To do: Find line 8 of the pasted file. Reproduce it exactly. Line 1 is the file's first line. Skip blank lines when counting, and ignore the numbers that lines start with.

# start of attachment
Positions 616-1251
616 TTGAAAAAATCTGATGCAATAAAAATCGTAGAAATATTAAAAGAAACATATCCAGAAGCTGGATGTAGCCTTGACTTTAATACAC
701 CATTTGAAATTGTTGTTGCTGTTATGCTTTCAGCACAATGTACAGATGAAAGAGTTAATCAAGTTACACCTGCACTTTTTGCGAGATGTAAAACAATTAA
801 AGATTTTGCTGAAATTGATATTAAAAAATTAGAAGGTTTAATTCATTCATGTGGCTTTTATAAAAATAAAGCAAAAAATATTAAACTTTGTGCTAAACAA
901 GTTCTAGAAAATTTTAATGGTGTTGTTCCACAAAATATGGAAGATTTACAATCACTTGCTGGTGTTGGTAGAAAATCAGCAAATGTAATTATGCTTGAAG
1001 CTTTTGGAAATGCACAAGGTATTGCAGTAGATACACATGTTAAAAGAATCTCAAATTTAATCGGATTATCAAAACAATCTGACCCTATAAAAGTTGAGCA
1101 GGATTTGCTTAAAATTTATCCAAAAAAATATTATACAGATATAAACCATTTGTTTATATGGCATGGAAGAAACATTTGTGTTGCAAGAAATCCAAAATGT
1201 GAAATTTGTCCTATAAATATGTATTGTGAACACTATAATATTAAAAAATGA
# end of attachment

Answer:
1201 GAAATTTGTCCTATAAATATGTATTGTGAACACTATAATATTAAAAAATGA